(Sorry if you know this already, I’m just writing how I would think of it.) The multiclass does not itself define a class or instance, but is a mechanism for generating the two records inside it. The parent class of instances of those two records is not the multiclass but MOSReg as written in the def. So A is a Register. Then you need at least one RegisterClass to put it in, in this case Ac.

What is the meaning of add A in the def of Ac? To which parameter does this argument map to?

add A adds Register A to RegisterClass Ac. The A refers to the definition of A in this file. The add is an operation on a set, described in llvm/include/llvm/Target/

// The memberList in a RegisterClass is a dag of set operations. TableGen
// evaluates these set operations and expand them into register lists. These
// are the most common operation, see test/TableGen/ for more
// examples of what is possible:
// (add R0, R1, R2) - Set Union. Each argument can be an individual register, a
// register class, or a sub-expression. This is also the way to simply list
// registers.

Below that passage it says that set operators are “defined in”. In that file we find a def add, but it is defined as a SelectionDAG operator. I’m guessing what makes add a set operation in the right context is its use by the SetTheory class in llvm/include/llvm/TableGen/SetTheory.h, which is used in llvm/utils/TableGen/CodeGenRegisters.cpp. The function of things like “add” is not described only in its TD definition, but in its use by TableGen C++ code.

The Backend document also describes creating a RegisterClass and using add:


The above comments are great, so I’ll just add the little bit of llvm-mos specific information about why we modeled things this way.

If you look at a 6502 instruction like ADC abs (add with carry, absolute), it reads and writes A and C, writes the N and Z flags, and takes a memory location as operand. The most straightforward way to model the register interactions would be to use implicit uses and defs. I initially modelled the whole instruction set this way.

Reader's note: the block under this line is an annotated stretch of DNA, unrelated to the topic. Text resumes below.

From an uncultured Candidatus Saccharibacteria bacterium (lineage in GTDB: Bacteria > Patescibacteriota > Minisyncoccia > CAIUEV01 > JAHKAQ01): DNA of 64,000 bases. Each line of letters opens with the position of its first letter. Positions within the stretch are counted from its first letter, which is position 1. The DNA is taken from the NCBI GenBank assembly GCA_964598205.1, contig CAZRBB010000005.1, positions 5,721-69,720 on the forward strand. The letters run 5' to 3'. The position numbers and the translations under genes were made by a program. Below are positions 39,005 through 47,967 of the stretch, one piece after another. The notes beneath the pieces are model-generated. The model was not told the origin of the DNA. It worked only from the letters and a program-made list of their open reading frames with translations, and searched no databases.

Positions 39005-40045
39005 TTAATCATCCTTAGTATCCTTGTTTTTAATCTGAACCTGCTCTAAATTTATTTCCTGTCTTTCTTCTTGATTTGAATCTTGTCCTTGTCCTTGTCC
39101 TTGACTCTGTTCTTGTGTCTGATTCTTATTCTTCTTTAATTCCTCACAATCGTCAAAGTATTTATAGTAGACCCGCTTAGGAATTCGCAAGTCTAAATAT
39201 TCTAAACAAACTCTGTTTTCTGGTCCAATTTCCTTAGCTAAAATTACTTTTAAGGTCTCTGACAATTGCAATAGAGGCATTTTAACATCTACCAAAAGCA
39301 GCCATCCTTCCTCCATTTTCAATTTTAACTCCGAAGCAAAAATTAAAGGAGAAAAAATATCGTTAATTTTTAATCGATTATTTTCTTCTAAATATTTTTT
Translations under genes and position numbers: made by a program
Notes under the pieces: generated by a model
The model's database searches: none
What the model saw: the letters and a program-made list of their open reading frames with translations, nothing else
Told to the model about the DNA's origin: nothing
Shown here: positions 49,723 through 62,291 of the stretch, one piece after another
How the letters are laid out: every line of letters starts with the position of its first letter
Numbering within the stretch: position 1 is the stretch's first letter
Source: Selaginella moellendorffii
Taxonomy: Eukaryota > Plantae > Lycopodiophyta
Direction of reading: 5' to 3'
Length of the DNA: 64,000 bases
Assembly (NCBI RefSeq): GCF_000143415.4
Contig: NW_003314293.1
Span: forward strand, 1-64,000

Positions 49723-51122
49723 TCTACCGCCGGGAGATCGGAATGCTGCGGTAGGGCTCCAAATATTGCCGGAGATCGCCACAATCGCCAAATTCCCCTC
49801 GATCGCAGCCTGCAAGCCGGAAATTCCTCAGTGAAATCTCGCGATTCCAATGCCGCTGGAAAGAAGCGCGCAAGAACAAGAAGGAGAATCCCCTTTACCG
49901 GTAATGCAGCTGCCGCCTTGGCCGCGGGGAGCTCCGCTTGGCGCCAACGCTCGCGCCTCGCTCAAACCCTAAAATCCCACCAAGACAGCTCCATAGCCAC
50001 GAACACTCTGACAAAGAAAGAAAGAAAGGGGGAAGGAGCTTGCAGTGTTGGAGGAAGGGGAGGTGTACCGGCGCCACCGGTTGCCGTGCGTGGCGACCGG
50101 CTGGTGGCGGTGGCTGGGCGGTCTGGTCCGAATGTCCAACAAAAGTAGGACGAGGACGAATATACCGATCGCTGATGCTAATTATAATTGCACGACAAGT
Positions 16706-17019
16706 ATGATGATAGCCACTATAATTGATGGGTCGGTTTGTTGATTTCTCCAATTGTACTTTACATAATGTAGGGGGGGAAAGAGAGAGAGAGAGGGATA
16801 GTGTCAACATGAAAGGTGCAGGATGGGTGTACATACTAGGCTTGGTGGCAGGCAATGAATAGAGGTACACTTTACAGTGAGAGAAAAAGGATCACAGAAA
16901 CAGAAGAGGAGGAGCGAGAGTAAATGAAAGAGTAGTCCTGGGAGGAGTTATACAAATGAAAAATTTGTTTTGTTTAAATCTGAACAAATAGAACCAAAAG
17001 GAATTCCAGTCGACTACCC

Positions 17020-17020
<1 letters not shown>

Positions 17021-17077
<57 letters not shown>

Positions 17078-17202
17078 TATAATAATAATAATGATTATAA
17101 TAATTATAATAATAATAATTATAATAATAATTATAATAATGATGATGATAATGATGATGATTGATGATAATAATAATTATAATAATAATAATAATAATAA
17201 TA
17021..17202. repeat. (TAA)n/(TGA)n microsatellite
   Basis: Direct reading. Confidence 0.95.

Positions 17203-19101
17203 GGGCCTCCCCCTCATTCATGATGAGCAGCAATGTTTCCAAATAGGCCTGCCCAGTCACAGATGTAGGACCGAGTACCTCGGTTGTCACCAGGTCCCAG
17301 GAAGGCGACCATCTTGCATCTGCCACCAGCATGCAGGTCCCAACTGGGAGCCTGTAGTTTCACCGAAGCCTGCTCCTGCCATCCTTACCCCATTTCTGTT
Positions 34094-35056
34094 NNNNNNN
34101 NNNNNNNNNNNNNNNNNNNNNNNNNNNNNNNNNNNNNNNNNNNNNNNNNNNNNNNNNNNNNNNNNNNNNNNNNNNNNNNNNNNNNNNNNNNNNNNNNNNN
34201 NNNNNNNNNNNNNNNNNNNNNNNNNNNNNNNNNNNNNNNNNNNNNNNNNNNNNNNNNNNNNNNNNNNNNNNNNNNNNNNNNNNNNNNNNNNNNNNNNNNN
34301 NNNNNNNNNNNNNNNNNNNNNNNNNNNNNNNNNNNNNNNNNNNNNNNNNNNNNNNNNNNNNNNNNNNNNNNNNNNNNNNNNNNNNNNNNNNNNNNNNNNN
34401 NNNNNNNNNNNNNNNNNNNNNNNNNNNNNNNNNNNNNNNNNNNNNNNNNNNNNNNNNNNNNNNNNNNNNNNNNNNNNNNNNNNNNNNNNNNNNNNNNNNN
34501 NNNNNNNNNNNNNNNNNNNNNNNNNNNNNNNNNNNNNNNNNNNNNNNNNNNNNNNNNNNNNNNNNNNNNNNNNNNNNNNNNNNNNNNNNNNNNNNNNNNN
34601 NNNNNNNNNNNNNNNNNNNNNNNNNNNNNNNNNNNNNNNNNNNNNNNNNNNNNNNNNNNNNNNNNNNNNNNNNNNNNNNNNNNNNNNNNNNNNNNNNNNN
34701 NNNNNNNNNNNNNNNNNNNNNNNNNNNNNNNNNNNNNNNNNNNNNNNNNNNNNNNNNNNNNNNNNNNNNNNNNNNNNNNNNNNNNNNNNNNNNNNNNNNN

The issue is that on most targets, implicit def use chains of physical registers are relatively uncommon; they’re primarily used to shuffle values temporarily into e.g. a specific set of registers that e.g. a multiplication operation uses. It’s even less common to have multiple chains of such operands going in and out of the same instruction. There’s quite a few optimizations that make really quick snap judgments or just quit completely in such cases. This is overwhelmingly common on the 6502, so it overall produced really strange optimization behavior, and it seemed that a lot of passes would need adjustment to handle these cases well.

Accordingly, we cheated a bit by modelling most of these as single-register classes. This allows most optimization passes to do their business without modification. It leaves it to the register allocator to notice that there’s actually only one place to put things, and to insert the necessary copies to make that work. Greedy regalloc did an okay job of this, and it only took a little adjustment to make it do a pretty darn good job.

The isPressureFineGrained Tablegen thing is also a consequence of this. There’s an optimization that merges together register classes when accounting for register pressure. Since some of our register classes are extremely constrained, we added a tablegen param to disable this and keep a detailed accounting of their pressure.